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Photo by Josephine Flohr, Elephant at Camp, Namibia

I haven't been everywhere...
but it's on my list!


Photo by Josephine Flohr,
Elephant at Camp, Namibia



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  #571  
Old 12 Jun 2015
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Updated from Mar 16 2015: Riding Through The Cevennes



We're departing Carcassonne on a cold, but sunny day. At least the weather is finally co-operating. Today, the plan is to ride through the Regional Park of Haut-Languedoc and play in the mountains in nearby Cévennes National Park.


We ride through many quaint and tiny towns inside the park


Stopped for lunch at Le Caylar and spotted this neat castle (Castel Roc) overlooking the town


The rest of the afternoon was spent criss-crossing the many twisty roads in Cévennes National Park

Within the park's boundaries are several mountains and nestled in the valleys between are these amazingly twisty roads. It's the middle of the workweek and we have the roads all to ourselves. Strange that we haven't seen any bikers around though...


As we climb up one of the mountains, we see some white stuff on the ground. Uh oh.
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  #572  
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At this point, I had to put the camera away for fear I'd slide off the road!

We're getting the idea that our departure from sunny Spain might have been a bit premature. It seems most of the French bikers still have their motos in the garage. We tip-toe up the mountain and breath a sigh of relief as the descent melts the snow around us. Neda radios me and tells me the temperature has dipped to freezing at the peak of our run. *ugh*


Passing through more picturesque towns in Cévennes National Park


Every small French town has a church, which is typically the highest building




Just ouside Treves heading to the Groges du Tarn
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  #573  
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The road winds above the gorge and we duck in and out of holes blasted through the shale and granite of the area


Leaves left over from autumn last year



What a pretty part of France! I'm glad that we got to explore this region, it's actually a lot more scenic than the the Côte d'Azur. It's too bad that we are here early in the season, it must be beautiful in the summertime! Being out in the nature and tackling all the twisty roads here have visibly improved Neda's mood. Despite the freezing temperatures, I think we made the right decision to get off our asses in Spain.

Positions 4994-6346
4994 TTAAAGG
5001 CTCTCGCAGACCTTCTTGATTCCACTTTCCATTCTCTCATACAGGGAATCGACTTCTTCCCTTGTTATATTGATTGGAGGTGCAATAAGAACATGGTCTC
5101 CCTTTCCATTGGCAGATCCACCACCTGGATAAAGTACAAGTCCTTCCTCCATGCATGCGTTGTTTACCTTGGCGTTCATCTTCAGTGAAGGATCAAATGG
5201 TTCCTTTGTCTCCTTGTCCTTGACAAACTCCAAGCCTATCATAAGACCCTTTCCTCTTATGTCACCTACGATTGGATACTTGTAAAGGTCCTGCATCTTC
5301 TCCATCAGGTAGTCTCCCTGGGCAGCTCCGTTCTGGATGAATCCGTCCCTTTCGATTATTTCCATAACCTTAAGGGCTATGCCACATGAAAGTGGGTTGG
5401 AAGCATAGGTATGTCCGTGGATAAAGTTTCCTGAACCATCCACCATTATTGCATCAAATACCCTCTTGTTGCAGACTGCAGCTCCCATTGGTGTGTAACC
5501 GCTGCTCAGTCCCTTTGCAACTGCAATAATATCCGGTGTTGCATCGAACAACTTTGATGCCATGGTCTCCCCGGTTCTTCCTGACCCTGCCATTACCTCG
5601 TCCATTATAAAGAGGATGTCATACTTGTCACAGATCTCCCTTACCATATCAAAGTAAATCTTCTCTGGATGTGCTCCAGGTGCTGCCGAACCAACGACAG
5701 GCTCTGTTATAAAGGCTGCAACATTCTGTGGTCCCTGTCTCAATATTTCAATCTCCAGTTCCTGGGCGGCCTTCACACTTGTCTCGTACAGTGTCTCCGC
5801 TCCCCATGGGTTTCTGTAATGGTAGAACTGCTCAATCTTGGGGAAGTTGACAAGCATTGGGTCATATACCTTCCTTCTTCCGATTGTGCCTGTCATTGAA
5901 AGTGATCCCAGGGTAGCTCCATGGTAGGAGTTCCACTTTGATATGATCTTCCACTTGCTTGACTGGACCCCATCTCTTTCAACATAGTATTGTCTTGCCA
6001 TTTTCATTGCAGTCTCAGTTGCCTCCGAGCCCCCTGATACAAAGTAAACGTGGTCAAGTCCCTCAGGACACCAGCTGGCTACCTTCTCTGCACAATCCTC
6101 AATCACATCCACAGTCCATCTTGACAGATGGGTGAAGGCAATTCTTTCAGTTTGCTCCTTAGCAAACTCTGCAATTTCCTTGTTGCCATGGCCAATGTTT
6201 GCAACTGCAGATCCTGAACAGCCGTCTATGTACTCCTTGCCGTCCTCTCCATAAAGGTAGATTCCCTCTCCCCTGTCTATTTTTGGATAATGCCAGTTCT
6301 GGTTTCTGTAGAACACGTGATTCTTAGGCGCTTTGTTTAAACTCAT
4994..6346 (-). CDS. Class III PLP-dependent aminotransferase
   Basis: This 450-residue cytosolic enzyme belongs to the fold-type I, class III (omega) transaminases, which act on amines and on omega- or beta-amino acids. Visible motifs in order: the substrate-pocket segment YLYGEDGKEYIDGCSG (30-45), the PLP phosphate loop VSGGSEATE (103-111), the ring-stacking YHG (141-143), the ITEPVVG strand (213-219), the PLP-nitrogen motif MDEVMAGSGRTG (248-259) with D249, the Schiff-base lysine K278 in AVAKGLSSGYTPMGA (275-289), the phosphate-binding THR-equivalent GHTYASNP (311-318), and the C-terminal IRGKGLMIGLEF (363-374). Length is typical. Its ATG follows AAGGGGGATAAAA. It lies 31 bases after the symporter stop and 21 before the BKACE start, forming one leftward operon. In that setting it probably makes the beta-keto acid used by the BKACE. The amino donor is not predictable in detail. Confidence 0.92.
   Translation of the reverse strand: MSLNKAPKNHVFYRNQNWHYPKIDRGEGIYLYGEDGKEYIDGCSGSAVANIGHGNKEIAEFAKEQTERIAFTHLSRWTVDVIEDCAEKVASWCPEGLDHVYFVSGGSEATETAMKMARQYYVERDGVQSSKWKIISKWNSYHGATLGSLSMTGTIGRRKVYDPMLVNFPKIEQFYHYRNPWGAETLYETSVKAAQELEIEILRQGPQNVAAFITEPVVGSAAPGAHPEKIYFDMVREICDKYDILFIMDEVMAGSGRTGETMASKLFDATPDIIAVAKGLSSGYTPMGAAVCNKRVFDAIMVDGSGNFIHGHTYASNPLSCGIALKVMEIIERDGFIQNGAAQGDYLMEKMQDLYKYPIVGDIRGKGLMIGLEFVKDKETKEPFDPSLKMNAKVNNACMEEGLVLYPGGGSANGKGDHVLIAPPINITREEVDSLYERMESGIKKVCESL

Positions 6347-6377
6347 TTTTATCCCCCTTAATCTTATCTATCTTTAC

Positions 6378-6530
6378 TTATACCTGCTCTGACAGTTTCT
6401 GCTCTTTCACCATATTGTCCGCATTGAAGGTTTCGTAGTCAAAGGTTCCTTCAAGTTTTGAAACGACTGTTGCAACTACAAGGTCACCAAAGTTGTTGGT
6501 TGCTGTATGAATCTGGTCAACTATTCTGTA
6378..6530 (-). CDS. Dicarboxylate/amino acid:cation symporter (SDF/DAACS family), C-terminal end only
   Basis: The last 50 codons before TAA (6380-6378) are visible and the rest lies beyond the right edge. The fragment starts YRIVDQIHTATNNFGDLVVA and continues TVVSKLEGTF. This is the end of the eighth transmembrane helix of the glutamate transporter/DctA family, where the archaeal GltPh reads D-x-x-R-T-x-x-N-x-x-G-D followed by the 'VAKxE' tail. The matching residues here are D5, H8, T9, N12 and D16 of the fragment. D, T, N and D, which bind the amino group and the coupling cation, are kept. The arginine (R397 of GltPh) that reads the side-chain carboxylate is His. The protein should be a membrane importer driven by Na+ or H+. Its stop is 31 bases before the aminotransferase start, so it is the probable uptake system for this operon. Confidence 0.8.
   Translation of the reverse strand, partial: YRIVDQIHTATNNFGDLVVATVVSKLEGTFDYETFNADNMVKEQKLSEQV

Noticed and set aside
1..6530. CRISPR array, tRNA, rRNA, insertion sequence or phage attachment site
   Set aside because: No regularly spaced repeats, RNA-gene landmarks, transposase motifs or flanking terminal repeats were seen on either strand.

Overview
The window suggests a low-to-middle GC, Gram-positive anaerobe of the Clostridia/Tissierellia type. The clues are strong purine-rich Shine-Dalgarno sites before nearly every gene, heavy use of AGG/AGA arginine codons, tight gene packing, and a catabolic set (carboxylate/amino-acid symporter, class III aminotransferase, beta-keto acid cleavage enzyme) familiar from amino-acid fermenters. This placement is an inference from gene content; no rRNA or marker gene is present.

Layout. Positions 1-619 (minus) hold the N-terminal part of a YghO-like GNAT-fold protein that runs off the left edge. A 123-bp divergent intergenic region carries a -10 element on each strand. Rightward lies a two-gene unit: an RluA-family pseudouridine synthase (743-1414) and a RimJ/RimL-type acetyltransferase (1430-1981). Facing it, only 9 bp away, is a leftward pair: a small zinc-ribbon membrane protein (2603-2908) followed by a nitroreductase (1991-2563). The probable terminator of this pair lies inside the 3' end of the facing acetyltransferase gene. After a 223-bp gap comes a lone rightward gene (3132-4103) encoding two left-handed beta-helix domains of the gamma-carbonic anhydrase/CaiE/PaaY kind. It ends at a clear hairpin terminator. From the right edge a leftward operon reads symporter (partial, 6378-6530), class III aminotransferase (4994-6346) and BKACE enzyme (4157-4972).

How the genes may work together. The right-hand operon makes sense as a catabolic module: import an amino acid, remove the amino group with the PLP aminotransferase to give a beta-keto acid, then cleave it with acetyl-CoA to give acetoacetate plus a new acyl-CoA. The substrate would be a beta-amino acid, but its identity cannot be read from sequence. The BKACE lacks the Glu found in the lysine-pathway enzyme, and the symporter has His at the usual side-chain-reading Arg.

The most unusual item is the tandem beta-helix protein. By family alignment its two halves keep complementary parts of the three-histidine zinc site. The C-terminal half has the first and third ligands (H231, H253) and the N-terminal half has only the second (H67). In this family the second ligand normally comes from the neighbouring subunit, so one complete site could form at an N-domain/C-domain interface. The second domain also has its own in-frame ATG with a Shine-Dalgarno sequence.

We spent the night in the northern edge of the park in a small town called Balsièges and in the morning, we headed straight for Lyon about three hours to the north-east. Going to do some sightseeing tomorrow!


But first, we need some Euros. Drive-thru ATMs are very popular in the US.
We're introducing this concept to France...
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  #574  
Old 12 Jun 2015
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Hellou..it is amazing what you decide to sell everything and do this adventures..it is waw..Me and my husband we want to go around Africa.start in oktomber and the first stop is in Morocco..for us it will be a great help to give us som tips where to sleep... Thank you.
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  #575  
Old 12 Jun 2015
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I love you blogs posts, thanks for sharing.
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  #576  
Old 15 Jun 2015
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Thanks guys, really appreciate all the comments and encouragement. Glad you're enjoying traveling with us!
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  #577  
Old 15 Jun 2015
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Updated from http://www.RideDOT.com/rtw/223.html



We are actually staying in a small suburb of Lyon called Saint-Priest because the accommodations downtown are too expensive. That's the nice part about having the bikes in Europe, we don't have to stay in the touristy areas but when we get there, parking is free!

Neda is trying out something new. She's found a volunteer organization of city guides and has organized for us a free tour of Lyon! We always like it when a local shows us around town.


This is Jean-Jacques, our guide around Lyon!